Why Obama’s Penalty for Not Having Health Insurance Is Not a Good Pigouvian Tax

September 30, 2009

The main defense being put forth in favor of the proposed penalty on those without health insurance is that these people should pay for the expected damage that they impose on others in society by not being insured. In other words, there is a Pigouvian justification for taxing the uninsured.

The problem with using this defense for the specific proposals that have been put forth to penalize the uninsured is that the proposed penalty is given as follows:

Penalty for Uninsured = max[((AGI less filing threshold) * (“tax” rate) * (1 if uninsured, 0 otherwise)), maximum penalty]

I don’t think we can consider this even close to a good Pigouvian tax because an uninsured person’s external cost imposed on society is not a positive function of the individual’s income. In fact, if anything, the person’s income being higher would likely decrease his/her external costs imposed on others because there is a greater likelihood that the person could actually end up paying the medical bills. Having a tax bill that is a function of the reciprocal of income would probably be closer to a true Pigouvian tax. A head tax on the uninsured would almost assuredly be more Pigouvian than relying on income as the base.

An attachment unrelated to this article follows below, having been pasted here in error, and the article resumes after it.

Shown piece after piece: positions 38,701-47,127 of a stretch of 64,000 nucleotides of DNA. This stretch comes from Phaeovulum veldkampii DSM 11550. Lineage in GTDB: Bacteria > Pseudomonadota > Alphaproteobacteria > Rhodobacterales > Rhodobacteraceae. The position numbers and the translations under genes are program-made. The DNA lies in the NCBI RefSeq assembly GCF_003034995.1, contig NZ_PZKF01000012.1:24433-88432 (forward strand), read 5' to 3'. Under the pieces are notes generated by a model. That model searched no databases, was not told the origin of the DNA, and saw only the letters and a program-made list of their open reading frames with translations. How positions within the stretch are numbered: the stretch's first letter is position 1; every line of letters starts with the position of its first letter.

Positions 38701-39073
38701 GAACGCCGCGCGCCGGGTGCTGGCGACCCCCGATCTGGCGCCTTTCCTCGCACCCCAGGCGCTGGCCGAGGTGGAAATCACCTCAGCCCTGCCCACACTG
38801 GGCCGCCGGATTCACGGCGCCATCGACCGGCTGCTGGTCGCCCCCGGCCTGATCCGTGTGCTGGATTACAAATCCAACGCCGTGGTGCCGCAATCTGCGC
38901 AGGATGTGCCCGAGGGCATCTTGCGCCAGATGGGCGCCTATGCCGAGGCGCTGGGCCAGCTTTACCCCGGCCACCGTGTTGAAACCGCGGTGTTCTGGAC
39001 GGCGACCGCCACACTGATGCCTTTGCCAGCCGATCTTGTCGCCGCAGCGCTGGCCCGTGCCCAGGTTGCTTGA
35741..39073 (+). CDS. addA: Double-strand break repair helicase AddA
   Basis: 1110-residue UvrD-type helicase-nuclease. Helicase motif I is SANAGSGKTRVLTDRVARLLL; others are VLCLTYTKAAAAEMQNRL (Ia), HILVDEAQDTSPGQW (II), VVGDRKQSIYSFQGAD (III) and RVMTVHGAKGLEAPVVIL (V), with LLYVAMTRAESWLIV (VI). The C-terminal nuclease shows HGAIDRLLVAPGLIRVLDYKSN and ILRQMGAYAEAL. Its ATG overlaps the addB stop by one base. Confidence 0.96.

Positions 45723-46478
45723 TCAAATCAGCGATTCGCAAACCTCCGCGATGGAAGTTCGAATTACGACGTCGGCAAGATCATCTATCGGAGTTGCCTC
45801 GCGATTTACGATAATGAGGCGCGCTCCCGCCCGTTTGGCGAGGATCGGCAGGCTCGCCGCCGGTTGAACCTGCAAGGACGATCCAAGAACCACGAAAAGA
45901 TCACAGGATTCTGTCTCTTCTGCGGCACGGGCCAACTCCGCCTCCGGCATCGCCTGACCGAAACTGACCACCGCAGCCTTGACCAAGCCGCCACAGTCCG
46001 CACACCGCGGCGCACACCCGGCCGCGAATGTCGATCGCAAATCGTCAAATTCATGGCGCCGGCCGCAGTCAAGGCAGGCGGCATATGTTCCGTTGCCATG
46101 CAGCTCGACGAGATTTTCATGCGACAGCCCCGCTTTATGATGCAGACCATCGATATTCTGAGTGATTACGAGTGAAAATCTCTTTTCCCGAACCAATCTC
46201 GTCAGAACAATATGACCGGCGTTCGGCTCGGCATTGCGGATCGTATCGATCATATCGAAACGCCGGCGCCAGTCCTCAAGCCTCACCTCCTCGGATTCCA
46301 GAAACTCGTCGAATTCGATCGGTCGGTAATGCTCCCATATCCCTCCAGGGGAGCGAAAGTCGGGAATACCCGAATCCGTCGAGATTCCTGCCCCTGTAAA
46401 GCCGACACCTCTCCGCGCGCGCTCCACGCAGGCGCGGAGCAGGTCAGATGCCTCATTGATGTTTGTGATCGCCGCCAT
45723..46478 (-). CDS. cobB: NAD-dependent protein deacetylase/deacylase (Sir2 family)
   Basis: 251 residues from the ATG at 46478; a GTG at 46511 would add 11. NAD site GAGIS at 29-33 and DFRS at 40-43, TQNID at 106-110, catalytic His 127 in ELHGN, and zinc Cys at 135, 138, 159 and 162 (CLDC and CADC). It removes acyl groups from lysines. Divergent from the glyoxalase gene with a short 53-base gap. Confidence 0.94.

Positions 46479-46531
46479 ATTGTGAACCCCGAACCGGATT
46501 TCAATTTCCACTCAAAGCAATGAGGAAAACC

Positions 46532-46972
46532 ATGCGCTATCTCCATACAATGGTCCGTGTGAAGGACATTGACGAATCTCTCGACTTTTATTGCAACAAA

There is the adverse selection justification put forth, which says that those who select to be uninsured are typically healthier. Unless health is highly correlated with income in this income range and thereby income is a predictor of adverse selection (i.e. healthy people choosing not to be insured), I don’t see much of a justification for using income as a base as opposed to a flat amount per person.

Was this page helpful to you?


Thank You!

The Tax Foundation works hard to provide insightful tax policy analysis. Our work depends on support from members of the public like you. Would you consider contributing to our work?

Contribute to the Tax Foundation

Related Articles